Skip to main content

Storage Subroutine, continued

This section of the storage subroutine begins by separating the name into last name and first name pieces, for indexing. The next three statements are the strangest statements you'll see during this tutorial, because they're so unlike statements in other languages. Two of the statements only store data in the subscripts; there's “nothing” on the right side of the equals sign! But it makes sense if you think of the tree.

Each last name, first name, and id combination, for example, is stored in the subscripts. Since the names will be sorted alphabetically, this will create an index of the database, by last name, and then by first name, with similar indices for phone numbers and dates of birth. The global ^PersonI will be a tree with three large branches, one for each index. Note that the line that builds the phone index is different (id isn't stored in the subscripts) to help enforce uniqueness among the phone numbers.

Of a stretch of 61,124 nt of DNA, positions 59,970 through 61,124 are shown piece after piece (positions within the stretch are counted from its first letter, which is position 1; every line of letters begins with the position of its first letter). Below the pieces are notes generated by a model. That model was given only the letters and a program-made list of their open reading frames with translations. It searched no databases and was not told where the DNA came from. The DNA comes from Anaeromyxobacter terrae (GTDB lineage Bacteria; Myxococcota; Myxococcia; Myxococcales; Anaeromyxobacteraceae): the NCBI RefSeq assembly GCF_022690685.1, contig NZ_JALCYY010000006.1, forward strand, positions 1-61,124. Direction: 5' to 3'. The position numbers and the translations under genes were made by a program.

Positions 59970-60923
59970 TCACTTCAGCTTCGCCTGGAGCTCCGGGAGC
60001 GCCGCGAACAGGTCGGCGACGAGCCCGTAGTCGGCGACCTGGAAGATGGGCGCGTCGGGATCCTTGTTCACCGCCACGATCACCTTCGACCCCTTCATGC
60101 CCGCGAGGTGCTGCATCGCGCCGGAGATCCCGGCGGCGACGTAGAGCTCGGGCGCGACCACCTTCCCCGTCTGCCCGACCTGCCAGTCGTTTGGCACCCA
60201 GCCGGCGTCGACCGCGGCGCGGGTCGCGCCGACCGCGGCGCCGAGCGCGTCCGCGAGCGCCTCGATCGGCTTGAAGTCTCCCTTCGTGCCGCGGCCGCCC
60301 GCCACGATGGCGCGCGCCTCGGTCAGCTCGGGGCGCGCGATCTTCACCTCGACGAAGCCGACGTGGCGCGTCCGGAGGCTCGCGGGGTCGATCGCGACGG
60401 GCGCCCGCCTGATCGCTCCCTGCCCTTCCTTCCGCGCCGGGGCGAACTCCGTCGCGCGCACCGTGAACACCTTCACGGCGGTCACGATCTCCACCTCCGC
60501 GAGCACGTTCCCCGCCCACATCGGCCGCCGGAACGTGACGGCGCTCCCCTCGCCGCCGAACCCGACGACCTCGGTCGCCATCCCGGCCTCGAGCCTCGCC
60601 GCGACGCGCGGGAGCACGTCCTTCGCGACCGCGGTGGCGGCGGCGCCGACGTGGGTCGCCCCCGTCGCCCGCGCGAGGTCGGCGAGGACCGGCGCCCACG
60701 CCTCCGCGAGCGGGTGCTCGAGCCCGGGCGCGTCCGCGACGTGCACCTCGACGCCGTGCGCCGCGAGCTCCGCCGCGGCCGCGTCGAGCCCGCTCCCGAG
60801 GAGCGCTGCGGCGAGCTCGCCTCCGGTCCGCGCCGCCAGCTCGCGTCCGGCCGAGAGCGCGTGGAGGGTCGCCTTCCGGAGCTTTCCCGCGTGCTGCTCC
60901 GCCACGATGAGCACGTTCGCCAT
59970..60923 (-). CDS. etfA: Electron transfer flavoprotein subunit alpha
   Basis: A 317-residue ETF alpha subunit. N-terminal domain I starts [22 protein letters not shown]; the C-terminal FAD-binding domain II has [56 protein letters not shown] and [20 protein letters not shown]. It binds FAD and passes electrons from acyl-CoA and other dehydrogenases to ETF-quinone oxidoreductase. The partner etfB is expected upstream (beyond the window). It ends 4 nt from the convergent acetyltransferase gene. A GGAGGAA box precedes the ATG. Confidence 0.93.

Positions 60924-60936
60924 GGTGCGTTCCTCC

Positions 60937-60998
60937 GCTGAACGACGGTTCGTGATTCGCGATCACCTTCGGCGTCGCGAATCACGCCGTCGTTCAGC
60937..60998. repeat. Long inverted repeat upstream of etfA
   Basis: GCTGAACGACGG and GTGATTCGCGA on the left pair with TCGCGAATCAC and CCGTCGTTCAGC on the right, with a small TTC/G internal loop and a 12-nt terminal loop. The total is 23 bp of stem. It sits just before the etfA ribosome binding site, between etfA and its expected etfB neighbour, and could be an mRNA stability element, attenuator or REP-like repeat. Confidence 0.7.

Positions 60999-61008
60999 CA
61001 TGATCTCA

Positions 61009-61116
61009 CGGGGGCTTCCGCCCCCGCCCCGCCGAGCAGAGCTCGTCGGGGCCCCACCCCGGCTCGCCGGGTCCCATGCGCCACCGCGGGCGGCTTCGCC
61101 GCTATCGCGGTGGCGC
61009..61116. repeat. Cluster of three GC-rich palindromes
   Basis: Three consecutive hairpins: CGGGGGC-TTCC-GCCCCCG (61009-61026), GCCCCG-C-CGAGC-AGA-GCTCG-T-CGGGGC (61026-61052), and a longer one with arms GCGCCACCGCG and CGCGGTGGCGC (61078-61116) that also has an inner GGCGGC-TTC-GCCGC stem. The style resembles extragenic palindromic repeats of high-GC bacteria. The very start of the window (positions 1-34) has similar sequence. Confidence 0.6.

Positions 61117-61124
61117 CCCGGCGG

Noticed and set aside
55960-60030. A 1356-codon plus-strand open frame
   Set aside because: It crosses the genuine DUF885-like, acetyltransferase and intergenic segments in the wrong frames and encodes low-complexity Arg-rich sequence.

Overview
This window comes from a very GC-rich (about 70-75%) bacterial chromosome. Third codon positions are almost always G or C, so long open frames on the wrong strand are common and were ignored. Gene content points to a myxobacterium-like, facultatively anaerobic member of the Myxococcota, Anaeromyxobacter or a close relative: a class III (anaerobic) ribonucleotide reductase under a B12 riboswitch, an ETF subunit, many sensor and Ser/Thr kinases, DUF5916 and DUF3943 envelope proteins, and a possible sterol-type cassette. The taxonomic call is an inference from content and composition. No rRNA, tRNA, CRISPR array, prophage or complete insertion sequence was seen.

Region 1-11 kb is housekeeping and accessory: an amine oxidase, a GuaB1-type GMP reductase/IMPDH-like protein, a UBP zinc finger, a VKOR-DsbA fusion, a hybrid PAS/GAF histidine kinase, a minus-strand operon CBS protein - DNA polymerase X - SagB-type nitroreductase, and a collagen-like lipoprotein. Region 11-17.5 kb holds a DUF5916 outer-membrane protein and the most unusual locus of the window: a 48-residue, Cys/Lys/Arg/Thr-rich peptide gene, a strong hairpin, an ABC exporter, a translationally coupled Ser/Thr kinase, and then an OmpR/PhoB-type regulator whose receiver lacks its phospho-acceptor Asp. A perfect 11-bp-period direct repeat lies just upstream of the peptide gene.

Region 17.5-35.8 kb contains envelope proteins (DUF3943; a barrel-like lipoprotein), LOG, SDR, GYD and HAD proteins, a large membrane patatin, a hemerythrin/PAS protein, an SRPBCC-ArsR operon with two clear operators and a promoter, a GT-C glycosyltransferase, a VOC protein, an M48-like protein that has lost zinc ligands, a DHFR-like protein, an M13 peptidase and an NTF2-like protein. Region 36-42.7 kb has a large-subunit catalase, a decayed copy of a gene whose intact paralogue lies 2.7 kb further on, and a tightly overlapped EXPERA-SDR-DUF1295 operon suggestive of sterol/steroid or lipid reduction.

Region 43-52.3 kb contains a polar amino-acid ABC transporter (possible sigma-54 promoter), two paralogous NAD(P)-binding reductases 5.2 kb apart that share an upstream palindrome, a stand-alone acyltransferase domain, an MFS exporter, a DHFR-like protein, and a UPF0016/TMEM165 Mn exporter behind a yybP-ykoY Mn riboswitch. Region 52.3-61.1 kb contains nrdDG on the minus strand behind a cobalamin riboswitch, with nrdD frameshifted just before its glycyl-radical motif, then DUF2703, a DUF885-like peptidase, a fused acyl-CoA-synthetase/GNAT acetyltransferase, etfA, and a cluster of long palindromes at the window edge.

You might find it helpful to draw the tree for each global on a piece of paper as if you had entered three or four people, to see how they'll look. Whether or not you do that, use the Management Portal. Click System Explorer > Globals and click View to look at your two globals (^PersonD and ^PersonI).

public sub store()
    ' ...store subroutine continued from previous page...

    ' break name for storage in index
    ln = piece(name, ",", 1) : fn = piece(name, ",", 2)
 
    ' the next three statements store data in subscripts
    ' because of the automatic sorting of subscripts,
    ' this has the effect of building 3 indices: name, phone, and DOB
    ^PersonI( "Name", ln, fn, id) = "" ' store the name
    ^PersonI( "Phone", phone) = id     ' store the UNIQUE phone
    ^PersonI( "DOB", intdob, id) = ""  ' store the DOB
    println "...stored"                ' done
end sub
FeedbackOpens in a new tab